Angels are a 'truth of faith'

By Michelle Martin | Staff writer
Sunday, September 25, 2011

Angels we have heard on high,” according to the Christmas carol, and “Angel of God, my guardian dear, to whom God’s love commits me here …” the prayer says.

Catholics also are familiar with the story of the archangel Gabriel appearing to Mary and telling her that she would become the mother of Jesus.

But most Catholics also are familiar with Clarence, the angel assigned to persuade George Bailey not to kill himself in “It’s a Wonderful Life.” Clarence clearly lived sometime in the 19th century — he loved “Tom Sawyer” but never got a chance to read “Huckleberry Finn” — and was hoping to succeed in his mission so that he could “get his wings.”

Such images of angels in popular culture often obscure the truth about them, but their existence is an article of faith, said Peter Kreeft, a Boston College philosophy professor whose books include “Angels and Demons: What Do We Really Know About Them?”

The answer, Kreeft said, is quite a bit.

Angels are mentioned throughout the Bible, from Genesis to the Book of Revelation. They have their own section in the Catechism of the Catholic Church and were a topic for St. Augustine, St. Thomas Aquinas and Blessed Pope John Paul II.

The catechism says: “The existence of the spiritual, non-corporeal beings that Sacred Scripture usually calls ‘angels’ is a truth of faith. The witness of Scripture is as clear as the unanimity of Tradition” (see CCC No. 328).

In a 1986 catechesis on angels, Blessed Pope John Paul II said of angels: “Their purely spiritual being implies first of all their nonmateriality and their immortality. The angels have no ‘body’ (even if, in particular circumstances, they reveal themselves under visible forms because of their mission for the good of men), and therefore they are not subject to the laws of corruptibility, which are common to all the material world.”

He went on to say, “Let us note that Sacred Scripture and tradition give the proper name of angels to those pure spirits who chose God, his glory, and his kingdom in the fundamental test of their liberty. They are united to God by the consummate love which flows from the beatific vision, face to face, of the Most Holy Trinity.”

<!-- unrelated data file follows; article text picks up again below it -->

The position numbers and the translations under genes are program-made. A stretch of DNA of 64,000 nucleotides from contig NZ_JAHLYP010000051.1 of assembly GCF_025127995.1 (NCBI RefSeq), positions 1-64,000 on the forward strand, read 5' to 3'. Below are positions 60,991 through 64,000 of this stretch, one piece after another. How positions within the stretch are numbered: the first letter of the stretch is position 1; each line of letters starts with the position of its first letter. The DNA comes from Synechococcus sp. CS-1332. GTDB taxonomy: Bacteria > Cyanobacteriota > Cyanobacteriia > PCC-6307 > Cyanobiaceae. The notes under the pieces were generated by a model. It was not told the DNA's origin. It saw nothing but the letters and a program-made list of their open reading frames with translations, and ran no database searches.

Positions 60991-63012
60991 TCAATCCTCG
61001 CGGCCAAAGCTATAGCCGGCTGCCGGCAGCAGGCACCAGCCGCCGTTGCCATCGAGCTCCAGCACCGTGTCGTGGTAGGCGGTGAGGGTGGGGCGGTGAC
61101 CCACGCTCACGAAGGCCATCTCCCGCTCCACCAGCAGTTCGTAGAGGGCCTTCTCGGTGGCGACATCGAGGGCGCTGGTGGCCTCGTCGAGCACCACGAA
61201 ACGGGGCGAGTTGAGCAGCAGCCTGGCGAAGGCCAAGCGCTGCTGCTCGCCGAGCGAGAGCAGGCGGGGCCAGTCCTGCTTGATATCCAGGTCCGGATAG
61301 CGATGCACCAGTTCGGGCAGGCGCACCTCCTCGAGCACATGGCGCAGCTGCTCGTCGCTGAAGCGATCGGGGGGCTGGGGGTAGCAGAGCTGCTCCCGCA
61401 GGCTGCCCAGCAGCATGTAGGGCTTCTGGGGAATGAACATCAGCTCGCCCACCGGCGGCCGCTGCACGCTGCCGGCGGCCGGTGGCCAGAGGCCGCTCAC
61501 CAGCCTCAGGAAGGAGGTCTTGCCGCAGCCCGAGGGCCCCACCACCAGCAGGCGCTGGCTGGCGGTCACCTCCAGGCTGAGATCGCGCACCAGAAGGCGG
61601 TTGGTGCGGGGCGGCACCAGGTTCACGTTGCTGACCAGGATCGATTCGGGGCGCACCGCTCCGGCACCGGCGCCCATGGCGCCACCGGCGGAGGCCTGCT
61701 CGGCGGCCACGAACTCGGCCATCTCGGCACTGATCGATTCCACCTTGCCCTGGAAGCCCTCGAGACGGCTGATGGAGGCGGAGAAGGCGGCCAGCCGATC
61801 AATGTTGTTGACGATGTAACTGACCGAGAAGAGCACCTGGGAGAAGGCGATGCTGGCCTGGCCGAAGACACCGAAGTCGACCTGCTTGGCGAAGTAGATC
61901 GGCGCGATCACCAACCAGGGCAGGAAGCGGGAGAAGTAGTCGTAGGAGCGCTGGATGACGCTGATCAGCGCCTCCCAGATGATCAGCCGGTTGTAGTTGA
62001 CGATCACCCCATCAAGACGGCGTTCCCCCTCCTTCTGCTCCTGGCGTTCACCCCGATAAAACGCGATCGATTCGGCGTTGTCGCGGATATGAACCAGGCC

Created spirits

According to Scripture and tradition, Kreeft said, we know this: “Angels are created spirits.  They have intellects and wills but no bodies.  The ‘job’ of the ones mentioned in Scripture is to be God’s messengers and instruments to mankind. Jesus said that children have guardian angels. They are not ghosts or gods.”

Indeed, the church has a name for people who have died and gone to heaven: They are saints, not angels, said Joan Wester Anderson, a Northwest suburban author who has written several books recounting people’s experiences with what they believe to be angels.

Her books enjoyed a surge of popularity in the 1990s and early 2000s, when angels became something of a fad. There were angel clubs with hundreds of members, angel stores and angel lapel pins. Around the same time, “Touched by an Angel” aired on broadcast television. Most of that has died down, although the angel clubs live on with fewer members.

Many people who were involved did not seem to have a spiritual connection to angels, Anderson said, being more interested in things like collectible Hummel figurines. But if the popular interest in angels led some people to explore the real nature of angels, she said, it probably had some good effect.

‘We can only imagine’

Part of the difficulty, Kreeft said, is that people create their ideas of angels in their own images, because of the limitations of our own imaginations.

“We cannot imagine them, since they are pure spirits; we can only imagine the different ways in which they have appeared, or can appear, to our senses,” Kreeft said. “Most of these are human-looking.”
But that doesn’t mean angels are in any way cute or cuddly, he said.

“If angels were in fact cute, safe, sentimental, airy, smiley-face things, no problem.” he said. “If, on the other hand, the Bible and the saints do not lie when they say they are not like this but such that they often have to say ‘Fear not’ to us, then this is an artistic way of lying.”

It’s the same thing we do with God, Kreeft said.

“Why do you think C.S. Lewis’s Aslan (from the Chronicles of Narnia) is so powerful and beloved a figure? Because he keeps the ‘good but terrible’ paradox. Hard to do well, though. How many paintings of angels do you know that make the hair on your neck stand up?”

Kreeft and Anderson agree that angels are active in the world now, just as they were in the past. Jesus said all children have guardian angels, and he never said the angels leave those children when they grow up.

“Just as God reveals what we need to know, he sends angels when we most need them,” Kreeft said. “We do not know what times these are; that is why angels usually surprise us. God, however, does know what these times are, both in the lives of each individual and in history.”